authorized structures of any country and are above national laws and
authorities," said C.R. Bijoy of the People's Union for Civil Liberties.
Research into the relationship between TERI and Coca-Cola raises serious
questions about TERI's ability to develop a third party, independent
Coca-Cola India Sponsoring TERI Conference
The University of Michigan had suspended its business relationship
with the Coca-Cola company on January 1, 2006 because of the company's
failure to agree to a protocol for an investigation into issues in
India and Colombia.
The move to suspend Coca-Cola came in response to student concerns
over Coca-Cola's abuses in India and Colombia. The University of Michigan
had convened a Dispute Review Board (DRB), an advisory body comprising
of students, faculty and administrators to look into the issues in
India and Colombia. After deliberating for 10 months, the DRB recommended
in June 2005 that the Coca-Cola company be placed on probation. The
DRB also laid out a series of benchmarks that the Coca-Cola company
would have to meet in order to show that it was acting in good faith
to solve the problems in India and Colombia, including agreeing to
an independent, third party investigation into issues in India and
Specific details regarding TERI and Coca-Cola's plans for assessing
the issues in India will only be finalized by April 30th, according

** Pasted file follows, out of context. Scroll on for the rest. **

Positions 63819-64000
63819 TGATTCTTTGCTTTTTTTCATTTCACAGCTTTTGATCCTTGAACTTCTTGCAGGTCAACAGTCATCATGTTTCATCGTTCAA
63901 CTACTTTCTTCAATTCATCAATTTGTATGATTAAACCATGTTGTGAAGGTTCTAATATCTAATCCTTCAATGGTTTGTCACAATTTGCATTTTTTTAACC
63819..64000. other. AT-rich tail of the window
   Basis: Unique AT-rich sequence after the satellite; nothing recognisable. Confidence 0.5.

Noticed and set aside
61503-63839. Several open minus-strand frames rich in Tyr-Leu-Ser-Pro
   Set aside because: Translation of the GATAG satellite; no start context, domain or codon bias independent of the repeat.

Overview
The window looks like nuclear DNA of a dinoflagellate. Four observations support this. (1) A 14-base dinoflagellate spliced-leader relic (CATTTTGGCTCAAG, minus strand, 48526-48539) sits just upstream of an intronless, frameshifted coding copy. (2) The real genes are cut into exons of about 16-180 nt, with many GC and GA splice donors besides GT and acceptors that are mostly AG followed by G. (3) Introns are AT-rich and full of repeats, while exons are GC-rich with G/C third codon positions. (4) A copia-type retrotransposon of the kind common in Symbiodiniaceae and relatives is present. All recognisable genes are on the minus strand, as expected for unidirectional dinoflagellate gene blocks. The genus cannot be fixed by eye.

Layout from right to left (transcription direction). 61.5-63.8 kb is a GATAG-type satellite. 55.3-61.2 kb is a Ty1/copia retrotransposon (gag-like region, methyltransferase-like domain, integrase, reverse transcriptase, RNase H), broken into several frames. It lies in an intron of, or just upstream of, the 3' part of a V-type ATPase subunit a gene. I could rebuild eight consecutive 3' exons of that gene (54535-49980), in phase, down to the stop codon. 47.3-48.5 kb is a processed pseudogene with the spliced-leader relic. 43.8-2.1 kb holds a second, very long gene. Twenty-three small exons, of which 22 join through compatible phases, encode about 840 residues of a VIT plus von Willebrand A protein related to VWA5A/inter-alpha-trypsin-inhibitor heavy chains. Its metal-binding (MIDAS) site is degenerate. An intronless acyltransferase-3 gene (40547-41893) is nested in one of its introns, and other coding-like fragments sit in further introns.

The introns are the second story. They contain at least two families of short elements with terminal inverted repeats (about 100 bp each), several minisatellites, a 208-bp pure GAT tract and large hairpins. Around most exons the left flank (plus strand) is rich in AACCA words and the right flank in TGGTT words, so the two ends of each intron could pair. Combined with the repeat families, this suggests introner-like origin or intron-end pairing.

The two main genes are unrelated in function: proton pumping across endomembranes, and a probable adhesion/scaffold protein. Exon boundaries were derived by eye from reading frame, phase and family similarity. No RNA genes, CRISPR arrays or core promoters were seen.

For more information, visit www.IndiaResource.org
- Coca-Cola India is an active funder of TERI in India, and Coca-Cola
India Limited is an official sponsor of TERI.
- TERI has conducted various projects for Coca-Cola India, including
"Strategies for Sustainable Water Resource Management in Sub Watersheds
around Kaladera village" (2005), "GIS-based diagnostic study for
assessing availability and quality of water resources to address
community concerns using a watershed approach" (January 2006),
and "Mobilizing youth for water conservation (MY WATER)" (April
- In a survey published by TERI in December 2001, TERI names Coca-Cola
as among the most responsible companies in India.
- TERI organized Earth Day 2003 with the "support of Coca-Cola",
and during which Sunil Gupta, Vice-President for Public Affairs
and Communication at Coca-Cola India was a keynote speaker.
- TERI organizes the Delhi Sustainable Development Summit annually,
of which the Coca-Cola company is an Associate Partner. TERI even
included Sanjiv Gupta, President and CEO of Coca-Cola India in
their press release dated February 4, 2005.
- TERI's website carries a lengthy interview on Coca-Cola's sustainable
programs with Sunil Gupta, Vice-President for Public Affairs and
Communication at Coca-Cola India, dated April 30, 2003.
- TERI's website carries a lengthy interview on Coca-Cola's "commitment
towards addressing environment and water concerns" with Jeffrey
Seabright, Vice President, Environment and Water Resources, at
Coca-Cola company, dated March 15, 2006.